It’s important to remember that not all adult does get bred during the rut. Those that were not bred to pregnancy will cycle into second estrus 26 to 28 days later, on average. These post-rut, second-estrous does, then, become the focus of a smart deer hunter’s efforts, because the sweet smell of one can bring a big buck running.

When you combine that last rutting urge with a post-rut buck’s need to binge eat to replace all the weight he’s lost chasing does during the primary rut, you begin to understand where and how to focus your efforts.


While this next bit of advice from Sykes might not help you this season, file it away for future reference.

“We hunt does during the early season for a couple of reasons,” he says. “For one, once we’ve filled our doe tags, we can leave the woods alone and let it settle down until the rut and post-rut periods, which are the best times of the year to tag an older buck. Also, in so doing we’re reducing the size of the doe groups, which makes the pickings leaner during the rut and encourages bucks to be up on their feet more. Never shoot does during the rut; they’re your bait. Get after them hard during early bow season.”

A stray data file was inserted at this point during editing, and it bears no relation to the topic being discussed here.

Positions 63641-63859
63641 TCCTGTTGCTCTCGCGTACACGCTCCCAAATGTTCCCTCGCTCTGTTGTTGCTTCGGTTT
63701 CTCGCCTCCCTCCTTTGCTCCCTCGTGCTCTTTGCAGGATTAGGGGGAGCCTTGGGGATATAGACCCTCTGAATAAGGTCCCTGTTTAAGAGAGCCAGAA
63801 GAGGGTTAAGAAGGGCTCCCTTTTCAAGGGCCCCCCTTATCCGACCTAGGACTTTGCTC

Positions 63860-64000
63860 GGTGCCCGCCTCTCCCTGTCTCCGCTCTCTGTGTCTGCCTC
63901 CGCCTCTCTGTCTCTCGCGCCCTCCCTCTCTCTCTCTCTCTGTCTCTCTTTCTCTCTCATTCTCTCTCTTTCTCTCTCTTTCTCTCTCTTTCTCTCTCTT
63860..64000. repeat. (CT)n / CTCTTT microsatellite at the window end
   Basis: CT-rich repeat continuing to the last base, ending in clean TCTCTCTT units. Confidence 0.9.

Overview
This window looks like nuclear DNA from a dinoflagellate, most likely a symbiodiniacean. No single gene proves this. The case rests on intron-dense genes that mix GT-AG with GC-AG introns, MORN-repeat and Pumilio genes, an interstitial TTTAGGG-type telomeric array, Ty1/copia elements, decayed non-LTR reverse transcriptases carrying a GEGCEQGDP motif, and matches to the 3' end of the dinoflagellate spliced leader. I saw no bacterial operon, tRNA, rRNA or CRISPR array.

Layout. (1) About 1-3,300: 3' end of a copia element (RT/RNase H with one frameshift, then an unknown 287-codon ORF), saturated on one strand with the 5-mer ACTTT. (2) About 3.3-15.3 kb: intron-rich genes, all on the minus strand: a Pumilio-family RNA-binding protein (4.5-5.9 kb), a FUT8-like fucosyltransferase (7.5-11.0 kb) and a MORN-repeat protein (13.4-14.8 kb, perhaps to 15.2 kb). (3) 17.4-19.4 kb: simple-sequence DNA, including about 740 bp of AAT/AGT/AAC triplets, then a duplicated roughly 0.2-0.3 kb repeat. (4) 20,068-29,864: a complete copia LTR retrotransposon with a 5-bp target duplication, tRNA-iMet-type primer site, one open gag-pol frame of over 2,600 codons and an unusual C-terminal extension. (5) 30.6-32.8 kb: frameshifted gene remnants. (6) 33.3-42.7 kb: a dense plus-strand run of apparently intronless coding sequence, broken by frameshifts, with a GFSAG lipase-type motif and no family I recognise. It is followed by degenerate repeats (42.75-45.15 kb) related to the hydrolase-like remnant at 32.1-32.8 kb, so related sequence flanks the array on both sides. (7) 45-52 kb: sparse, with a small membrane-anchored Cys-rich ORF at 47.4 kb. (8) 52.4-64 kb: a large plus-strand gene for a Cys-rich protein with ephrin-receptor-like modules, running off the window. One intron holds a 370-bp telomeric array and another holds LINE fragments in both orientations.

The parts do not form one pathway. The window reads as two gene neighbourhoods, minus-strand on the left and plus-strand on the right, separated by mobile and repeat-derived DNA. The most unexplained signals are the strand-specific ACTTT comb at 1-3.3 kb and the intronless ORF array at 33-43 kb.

Does are a key component of the one-two punch that will lead to consistent post-rut success. The other is food.

“Bucks are plumb worn down after the rut, and they need a lot of food to put on the pounds before winter sets in,” Sykes says. “Now’s the time to concentrate on winter food sources, whether it be crops fields, food plots or natural foods found in the woods. When talking about food I also include water, as deer need plenty to drink to help them digest all that food.”

Sykes recommends hunting field edges in the afternoons, much like you would during the early season, focusing on trails connecting these food sources and bedding thickets through known travel corridors and funnels. Scouting cameras placed in these areas will help you narrow the areas you should hunt.


deer in agricultural field
During the post-rut, bucks continue to seek late-estrous does, but they’re also focused on replenishing body mass lost during the rut. Cut crop fields are a great place to find them. (Shutterstock image)


As Sykes notes, food is of paramount importance now, a hub if you will, with trails leading to and from it like the spokes of a wheel. Late-season food plots featuring a section of greens (i.e., peas and brassicas) and a section of cereal grains (i.e., corn and soybeans) offer deer foods they love and gravitate to. The grains are most popular as temperatures drop rapidly and winter gets closer; the greener foods attract them during normal weather periods.